Photo via Kristin Sudeikis Instagram

In The Studio: Kristin Sudeikis On Why She Loves Electric Dancers

If you've ever taken class with Kristin Sudeikis you know that she is as much a motivational speaker as she is a choreographer. Her approach to teaching is rooted in the idea that there should be a conversation between the dancer and all the elements that make up the dance: the music, the movement, and most importantly their connection to the other dancers in the room. Same goes for her company members when they are diving into the process of creating work.

We stepped into the studio with Sudeikis and her company to get an inside look at one of their rehearsals and chat with the dancemaker about her process:


Your energy, both when choreographing and teaching, is so electric. Do you look for people with that same energy when it comes to building your company?

There's that inexplicable quality in certain artists that just pulls you in. What's interesting about being in a class as opposed to holding an audition is one's work ethic. I truly believe how a dancer is in class is how they will be on stage, on tour, in rehearsal. And that's something I talk about a lot in class and try to teach. I like the rawness of the classroom experience and keeping my eyes open for if someone is supposed to move with us in the company. They also need to have an openness for the process. I have an idea, a very very tight clear idea and then I think of it as a conversation. What are they bringing? What am I bringing? All we have is right here and right now. We're gonna create. We're gonna stay open to what could happen.

Photo via Kristin Sudeikis Instagram

What is typically the jumping off point for you when choreographing?

A lot of the time it will be music that gives me a visceral feeling or the chills. I'm so fascinated by the chills—something that overwhelms me or overcomes me. I tend to steer away from things that are very dramatic though. That stuff kind of numbs me.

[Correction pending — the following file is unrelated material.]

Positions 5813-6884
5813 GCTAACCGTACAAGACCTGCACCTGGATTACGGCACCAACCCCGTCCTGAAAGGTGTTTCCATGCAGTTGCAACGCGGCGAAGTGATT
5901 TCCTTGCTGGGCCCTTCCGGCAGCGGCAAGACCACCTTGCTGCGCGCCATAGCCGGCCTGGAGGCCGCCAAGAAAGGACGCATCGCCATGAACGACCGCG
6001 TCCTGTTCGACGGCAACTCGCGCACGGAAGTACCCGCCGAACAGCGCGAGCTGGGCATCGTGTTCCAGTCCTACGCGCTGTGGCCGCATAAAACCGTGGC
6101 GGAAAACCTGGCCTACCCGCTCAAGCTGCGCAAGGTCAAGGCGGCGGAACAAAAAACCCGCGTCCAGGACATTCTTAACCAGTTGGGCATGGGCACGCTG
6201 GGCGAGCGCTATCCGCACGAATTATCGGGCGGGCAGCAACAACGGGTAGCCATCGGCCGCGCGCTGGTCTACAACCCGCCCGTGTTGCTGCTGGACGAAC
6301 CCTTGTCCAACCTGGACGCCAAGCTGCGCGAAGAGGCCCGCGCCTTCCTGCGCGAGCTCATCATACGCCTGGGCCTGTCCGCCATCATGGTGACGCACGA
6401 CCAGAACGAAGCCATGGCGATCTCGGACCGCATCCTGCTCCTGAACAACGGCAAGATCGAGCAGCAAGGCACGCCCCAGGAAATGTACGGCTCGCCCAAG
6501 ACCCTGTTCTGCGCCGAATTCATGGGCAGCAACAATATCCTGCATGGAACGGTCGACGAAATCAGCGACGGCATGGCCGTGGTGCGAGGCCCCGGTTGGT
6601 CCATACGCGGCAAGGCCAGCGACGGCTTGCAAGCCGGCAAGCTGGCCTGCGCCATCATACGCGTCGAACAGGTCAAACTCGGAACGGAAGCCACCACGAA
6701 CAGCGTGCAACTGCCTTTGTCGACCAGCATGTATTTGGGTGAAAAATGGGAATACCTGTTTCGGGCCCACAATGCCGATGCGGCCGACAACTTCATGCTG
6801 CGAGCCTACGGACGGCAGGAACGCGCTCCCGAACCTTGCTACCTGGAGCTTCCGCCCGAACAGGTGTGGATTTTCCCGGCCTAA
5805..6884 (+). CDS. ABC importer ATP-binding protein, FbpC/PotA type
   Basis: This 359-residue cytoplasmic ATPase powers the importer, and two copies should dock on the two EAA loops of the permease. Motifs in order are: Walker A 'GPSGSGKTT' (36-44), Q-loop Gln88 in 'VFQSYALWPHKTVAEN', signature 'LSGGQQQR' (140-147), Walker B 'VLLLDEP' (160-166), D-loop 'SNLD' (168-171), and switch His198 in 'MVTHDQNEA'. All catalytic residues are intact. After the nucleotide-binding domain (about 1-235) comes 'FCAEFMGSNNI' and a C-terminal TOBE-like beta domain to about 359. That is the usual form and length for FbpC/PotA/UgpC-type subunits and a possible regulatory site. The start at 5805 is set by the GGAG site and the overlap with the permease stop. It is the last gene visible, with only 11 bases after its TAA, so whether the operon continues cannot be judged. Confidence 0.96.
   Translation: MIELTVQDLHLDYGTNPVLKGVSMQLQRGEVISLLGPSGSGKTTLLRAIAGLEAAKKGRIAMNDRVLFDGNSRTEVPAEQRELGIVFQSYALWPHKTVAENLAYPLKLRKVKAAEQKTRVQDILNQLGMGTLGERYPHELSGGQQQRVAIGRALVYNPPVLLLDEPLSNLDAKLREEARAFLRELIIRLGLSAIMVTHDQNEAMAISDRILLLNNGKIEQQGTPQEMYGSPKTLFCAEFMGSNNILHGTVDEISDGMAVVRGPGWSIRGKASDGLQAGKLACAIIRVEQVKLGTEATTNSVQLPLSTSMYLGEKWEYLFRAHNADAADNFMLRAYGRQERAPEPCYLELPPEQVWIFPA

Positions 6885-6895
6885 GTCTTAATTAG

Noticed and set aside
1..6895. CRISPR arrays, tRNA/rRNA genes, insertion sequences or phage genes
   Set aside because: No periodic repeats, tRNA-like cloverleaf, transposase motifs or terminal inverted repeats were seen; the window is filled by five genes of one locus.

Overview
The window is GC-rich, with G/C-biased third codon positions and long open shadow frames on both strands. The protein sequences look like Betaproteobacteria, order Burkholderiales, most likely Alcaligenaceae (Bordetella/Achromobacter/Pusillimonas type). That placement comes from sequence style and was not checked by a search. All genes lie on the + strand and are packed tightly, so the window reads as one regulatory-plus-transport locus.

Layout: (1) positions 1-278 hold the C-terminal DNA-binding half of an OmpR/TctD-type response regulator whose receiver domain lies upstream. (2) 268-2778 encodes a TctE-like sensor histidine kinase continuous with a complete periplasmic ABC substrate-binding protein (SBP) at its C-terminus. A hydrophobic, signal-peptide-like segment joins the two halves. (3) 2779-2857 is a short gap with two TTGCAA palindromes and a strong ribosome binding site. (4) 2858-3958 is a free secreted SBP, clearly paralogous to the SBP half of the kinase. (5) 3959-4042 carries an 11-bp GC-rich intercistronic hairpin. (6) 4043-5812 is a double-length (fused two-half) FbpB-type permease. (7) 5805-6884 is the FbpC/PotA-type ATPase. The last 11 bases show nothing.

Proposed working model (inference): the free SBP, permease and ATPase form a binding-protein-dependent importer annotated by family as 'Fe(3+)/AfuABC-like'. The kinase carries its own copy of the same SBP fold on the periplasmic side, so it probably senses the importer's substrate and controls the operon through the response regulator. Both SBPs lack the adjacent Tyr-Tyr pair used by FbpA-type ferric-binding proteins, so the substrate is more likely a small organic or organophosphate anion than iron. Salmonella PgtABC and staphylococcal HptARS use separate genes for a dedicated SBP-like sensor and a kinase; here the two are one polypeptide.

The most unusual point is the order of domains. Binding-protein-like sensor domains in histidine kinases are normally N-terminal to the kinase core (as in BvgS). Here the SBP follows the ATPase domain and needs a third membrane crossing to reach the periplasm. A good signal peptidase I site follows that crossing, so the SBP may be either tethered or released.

How do you continue to move forward in rehearsal when you find you've hit a roadblock?

Switch it up. First of all, I visualize not everything closing in, because that's natural, but rather everything creating space. Lift up, lift out, expand and something will drop in. If something's not working I'll play with different music or I'll focus on a different movement and use that as the jumping off point. But I don't really think of it as getting "stuck," I just see it as a sign to move in a different direction.

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Luke Isley, Courtesy Ballet West

How Do Choreographers Bring Something Fresh to Music We've Heard Over and Over?

In 2007, Oregon Ballet Theatre asked Nicolo Fonte to choreograph a ballet to Maurice Ravel's Boléro. "I said, 'No way. I'm not going near it,' " recalls Fonte. "I don't want to compete with the Béjart version, ice skaters or the movie 10. No, no, no!"

But Fonte's husband encouraged him to "just listen and get a visceral reaction." He did. And Bolero turned into one of Fonte's most requested and successful ballets.

Not all dance renditions of similar warhorse scores have worked out so well. Yet the irresistible siren song of pieces like Stravinsky's The Firebird and The Rite of Spring, as well as the perennial Carmina Burana by Carl Orff, seem too magnetic for choreographers to ignore.

And there are reasons for their popularity. Some were commissioned specifically for dance: Rite and Firebird for Diaghilev's Ballets Russes; Boléro for dance diva Ida Rubinstein's post–Ballets Russes troupe. Hypnotic rhythms (Arvo Pärt's Spiegel im Spiegel) and danceable melodies (Bizet's Carmen) make a case for physical eye candy. Audience familiarity can also help box office receipts. Still, many choreographers have been sabotaged by the formidable nature and Muzak-y overuse of these iconic compositions.

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